Candidates in three races were forced to extend their campaigns for several more weeks, after the Nov. 8 general election ended with no candidate receiving the 50 percent plus one vote needed to win outright. Tuesday’s runoff is for wards 4, 5 and 7.
“Runoff elections are completely determined by the voter turnout,” said Smyrna Councilman Michael McNabb.
“I have absolutely no idea what percentage of the voters who voted in Ward 4 on Nov. 8 will return to the polls for this runoff election.”
Nevertheless, McNabb, the incumbent in the Ward 4 race, has sent letters to most of the voters in his ward, asking for their support and reminding them about advance voting that took place last week and tomorrow’s election. While he has participated in many campaign events since Nov. 8, he said he has not conducted any fundraising.
His challenger, Corkey Welch, an engineer, said he feels good about his chances in the runoff. He has been campaigning by way of telephone and mailings.
In November, McNabb captured 48.6 percent of the vote — not far from the 50 percent plus one needed to win — while Welch received just 32 percent. But Welch said he believes many of the voters came out simply for the purposed Sunday alcohol sales referendum.
“That combined with the endorsements of both Judith Causey Jones and Alex Bretch will hopefully ensure a victory in the runoff for me,” he stated.
In northwest Smyrna’s Ward 5, which covers most of the city west of Atlanta Road and north of Church Street, Jason Saliba faces Susan Dease Wilkinson. In the general election, Saliba received 40.4 percent of the vote to Wilkinson’s 38.6 percent in the three-candidate race.
Wilkinson said she is confident she will win and has been pounding the pavement asking for votes, as well as sending mailings and putting up new campaign signs that include the runoff date.
“This is a City of Smyrna election and I have concentrated on the people here in Ward 5, said Wilkinson, who served on the Smyrna Educational Task Force.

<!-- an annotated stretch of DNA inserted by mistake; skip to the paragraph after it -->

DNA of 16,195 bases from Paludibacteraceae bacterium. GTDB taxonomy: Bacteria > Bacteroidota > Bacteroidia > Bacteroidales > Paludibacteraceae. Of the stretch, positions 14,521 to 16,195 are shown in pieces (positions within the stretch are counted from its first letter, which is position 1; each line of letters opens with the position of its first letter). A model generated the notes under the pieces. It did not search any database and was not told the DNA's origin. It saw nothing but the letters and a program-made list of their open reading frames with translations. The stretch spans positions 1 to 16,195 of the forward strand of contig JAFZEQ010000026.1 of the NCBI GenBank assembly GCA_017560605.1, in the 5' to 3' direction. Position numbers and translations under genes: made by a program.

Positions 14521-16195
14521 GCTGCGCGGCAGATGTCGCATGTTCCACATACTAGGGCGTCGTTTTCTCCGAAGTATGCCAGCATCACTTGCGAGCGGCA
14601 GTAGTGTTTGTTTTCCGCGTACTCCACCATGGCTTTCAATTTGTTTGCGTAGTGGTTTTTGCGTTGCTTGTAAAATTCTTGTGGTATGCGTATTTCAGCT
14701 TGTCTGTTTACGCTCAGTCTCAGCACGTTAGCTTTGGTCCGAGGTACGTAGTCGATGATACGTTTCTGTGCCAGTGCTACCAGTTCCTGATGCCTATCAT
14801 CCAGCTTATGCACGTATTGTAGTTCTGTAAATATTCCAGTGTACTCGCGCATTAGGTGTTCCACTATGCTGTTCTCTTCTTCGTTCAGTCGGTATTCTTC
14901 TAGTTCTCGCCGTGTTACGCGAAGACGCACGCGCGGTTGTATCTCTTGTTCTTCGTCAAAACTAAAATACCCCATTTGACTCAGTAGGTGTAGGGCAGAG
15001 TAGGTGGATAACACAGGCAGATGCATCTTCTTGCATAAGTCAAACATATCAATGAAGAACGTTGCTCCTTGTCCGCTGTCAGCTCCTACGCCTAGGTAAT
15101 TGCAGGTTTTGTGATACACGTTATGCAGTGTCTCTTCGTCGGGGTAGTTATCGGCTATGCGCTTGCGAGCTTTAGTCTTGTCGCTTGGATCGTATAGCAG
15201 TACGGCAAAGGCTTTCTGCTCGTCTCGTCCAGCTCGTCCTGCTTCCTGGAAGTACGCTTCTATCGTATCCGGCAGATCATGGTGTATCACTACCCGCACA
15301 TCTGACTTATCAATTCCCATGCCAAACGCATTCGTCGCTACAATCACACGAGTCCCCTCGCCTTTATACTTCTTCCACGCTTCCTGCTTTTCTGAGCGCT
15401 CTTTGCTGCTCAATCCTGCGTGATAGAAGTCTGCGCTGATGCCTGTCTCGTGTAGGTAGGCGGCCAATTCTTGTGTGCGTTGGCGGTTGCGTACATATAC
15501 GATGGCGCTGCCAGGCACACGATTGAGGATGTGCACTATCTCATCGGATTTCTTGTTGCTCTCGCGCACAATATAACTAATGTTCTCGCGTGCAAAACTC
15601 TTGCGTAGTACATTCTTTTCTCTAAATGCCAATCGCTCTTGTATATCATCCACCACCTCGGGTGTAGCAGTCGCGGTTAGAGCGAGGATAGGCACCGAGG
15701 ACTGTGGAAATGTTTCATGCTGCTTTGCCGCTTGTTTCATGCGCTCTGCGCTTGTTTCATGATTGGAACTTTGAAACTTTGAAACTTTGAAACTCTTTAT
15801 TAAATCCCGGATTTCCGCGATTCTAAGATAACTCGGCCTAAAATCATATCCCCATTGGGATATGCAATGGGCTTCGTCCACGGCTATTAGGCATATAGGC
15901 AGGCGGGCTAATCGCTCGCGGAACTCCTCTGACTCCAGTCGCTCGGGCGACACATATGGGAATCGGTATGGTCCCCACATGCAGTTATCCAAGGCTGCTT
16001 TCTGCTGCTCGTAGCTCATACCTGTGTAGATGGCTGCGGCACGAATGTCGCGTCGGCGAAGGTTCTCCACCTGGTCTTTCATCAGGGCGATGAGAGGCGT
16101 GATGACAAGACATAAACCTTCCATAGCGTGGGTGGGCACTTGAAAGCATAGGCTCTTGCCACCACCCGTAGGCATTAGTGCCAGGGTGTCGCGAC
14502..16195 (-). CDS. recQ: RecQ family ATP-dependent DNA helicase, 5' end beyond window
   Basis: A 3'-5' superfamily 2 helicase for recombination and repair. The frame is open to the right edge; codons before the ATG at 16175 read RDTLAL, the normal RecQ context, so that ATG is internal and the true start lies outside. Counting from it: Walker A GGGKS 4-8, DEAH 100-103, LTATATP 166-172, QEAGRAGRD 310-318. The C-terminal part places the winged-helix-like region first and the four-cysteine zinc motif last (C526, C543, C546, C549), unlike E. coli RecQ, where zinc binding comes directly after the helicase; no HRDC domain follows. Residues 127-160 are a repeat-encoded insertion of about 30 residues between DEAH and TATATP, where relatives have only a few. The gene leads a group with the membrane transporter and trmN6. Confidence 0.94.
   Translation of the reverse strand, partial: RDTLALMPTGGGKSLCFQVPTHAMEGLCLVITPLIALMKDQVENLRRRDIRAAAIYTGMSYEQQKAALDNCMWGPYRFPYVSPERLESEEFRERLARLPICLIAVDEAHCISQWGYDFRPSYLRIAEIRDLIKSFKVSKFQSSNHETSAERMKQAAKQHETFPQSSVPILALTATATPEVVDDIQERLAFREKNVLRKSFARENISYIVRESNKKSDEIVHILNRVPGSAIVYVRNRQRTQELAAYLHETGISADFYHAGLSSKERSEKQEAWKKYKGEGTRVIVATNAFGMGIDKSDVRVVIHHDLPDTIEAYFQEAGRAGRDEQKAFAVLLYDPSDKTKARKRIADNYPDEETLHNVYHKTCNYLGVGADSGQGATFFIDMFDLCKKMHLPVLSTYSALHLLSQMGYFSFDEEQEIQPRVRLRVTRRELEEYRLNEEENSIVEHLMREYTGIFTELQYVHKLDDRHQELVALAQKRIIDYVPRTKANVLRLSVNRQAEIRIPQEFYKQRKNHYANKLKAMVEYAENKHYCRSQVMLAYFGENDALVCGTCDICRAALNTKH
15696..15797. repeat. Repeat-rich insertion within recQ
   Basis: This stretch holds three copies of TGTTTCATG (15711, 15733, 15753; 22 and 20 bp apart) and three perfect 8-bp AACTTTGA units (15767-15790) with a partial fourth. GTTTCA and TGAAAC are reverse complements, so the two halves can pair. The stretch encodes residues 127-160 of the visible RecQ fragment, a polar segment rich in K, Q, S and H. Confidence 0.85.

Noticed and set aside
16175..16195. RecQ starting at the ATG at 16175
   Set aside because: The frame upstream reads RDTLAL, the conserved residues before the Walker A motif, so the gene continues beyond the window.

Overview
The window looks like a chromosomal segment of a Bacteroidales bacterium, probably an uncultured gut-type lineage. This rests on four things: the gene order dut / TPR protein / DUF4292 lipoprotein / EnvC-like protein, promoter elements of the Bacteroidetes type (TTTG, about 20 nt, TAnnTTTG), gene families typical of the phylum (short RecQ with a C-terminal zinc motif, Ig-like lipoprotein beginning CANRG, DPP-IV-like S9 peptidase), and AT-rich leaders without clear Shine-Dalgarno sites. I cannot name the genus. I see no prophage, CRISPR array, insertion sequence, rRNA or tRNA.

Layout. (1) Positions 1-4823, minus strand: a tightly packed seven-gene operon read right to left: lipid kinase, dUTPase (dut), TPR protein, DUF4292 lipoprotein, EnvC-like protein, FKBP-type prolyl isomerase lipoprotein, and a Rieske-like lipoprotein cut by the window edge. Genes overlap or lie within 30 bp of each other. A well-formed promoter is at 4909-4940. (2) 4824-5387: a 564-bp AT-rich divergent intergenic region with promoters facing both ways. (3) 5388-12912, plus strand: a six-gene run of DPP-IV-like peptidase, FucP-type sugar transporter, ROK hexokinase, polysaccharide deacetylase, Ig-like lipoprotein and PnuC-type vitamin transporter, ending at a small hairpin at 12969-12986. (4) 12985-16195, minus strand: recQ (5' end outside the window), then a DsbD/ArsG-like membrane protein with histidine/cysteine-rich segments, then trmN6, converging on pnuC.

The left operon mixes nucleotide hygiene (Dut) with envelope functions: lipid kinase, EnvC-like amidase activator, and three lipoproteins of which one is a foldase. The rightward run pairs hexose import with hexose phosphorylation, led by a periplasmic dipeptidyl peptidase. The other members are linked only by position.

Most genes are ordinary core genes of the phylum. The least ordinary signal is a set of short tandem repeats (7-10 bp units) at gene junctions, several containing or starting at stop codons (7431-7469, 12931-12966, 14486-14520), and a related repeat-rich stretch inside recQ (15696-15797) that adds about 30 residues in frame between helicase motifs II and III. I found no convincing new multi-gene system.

“Throughout my campaign, I have always placed an importance on personal contact with the people of Ward 5. I have really enjoyed getting out and meeting everyone in the ward. They have been very supportive of me and of my ideas. I will represent all the people in the ward and encourage everyone to vote.”
Saliba, a Cobb deputy assistant district attorney, said he has been discussing city issues with anyone willing to listen to him, voter or not, a public events and civic functions in Smyrna. He said the next few years will be a time of great challenges and opportunities for the city.
“The revitalization of the Windy Hill and South Cobb Drive corridors is essential to the continued survival of our neighborhoods and the success of the city as a whole,” said Saliba.
“The traffic issues on Windy Hill must be addressed and then the city must recruit stable businesses into both the South Cobb Drive and Windy Hill areas. Based on the size of the parcels of land in these areas, much of this new business will need to be small businesses, which have long been the backbone of Smyrna. There needs to be a long term plan for these two areas, much like there was for the downtown and Atlanta Road areas.”
In southwest Smyrna’s Ward 7, which lies west of South Cobb Drive and stretches from Oakdale Road up north to Concord Road, former state representative Ron Fennel received 39.3 percent, or 697 votes in November to face Garry Osborne, who got 21.4 percent, or 380 votes in the four candidate race.
Osborne, a Campbell High School teacher, said the result of the runoff will be decided by turnout, which is why he has been campaigning from door-to-door.
“I am not a politician or gold dome lobbyist, and my only agenda is to listen to the citizens and do the best I can to represent them on the City Council,” he said.
“I promise to be a voice, not an echo on the Council. Hopefully, the citizens will choose well. Elections have consequences.”
Since the November election, Fennel said he been campaigning door-to-door, attending neighborhood meetings, a forum, appearing at community functions, emailing friends and supports, and putting up campaign signage. He also said he raised $1,600 during that period.
“I want to work toward a better Smyrna, for our families,” he said.
“As a member of the City Council, I will be accessible to constituents and will hold regular neighborhood meetings to seek citizen input and involvement in making Smyrna the best it can be. I would be honored to be elected to serve.”
Advance voting for the Smyrna runoff in the three wards was conducted from last Monday to Friday. The Cobb Board of Elections and Registration had received 259 votes, including 67 mail-in ballots, by Thursday, said director Janine Eveler.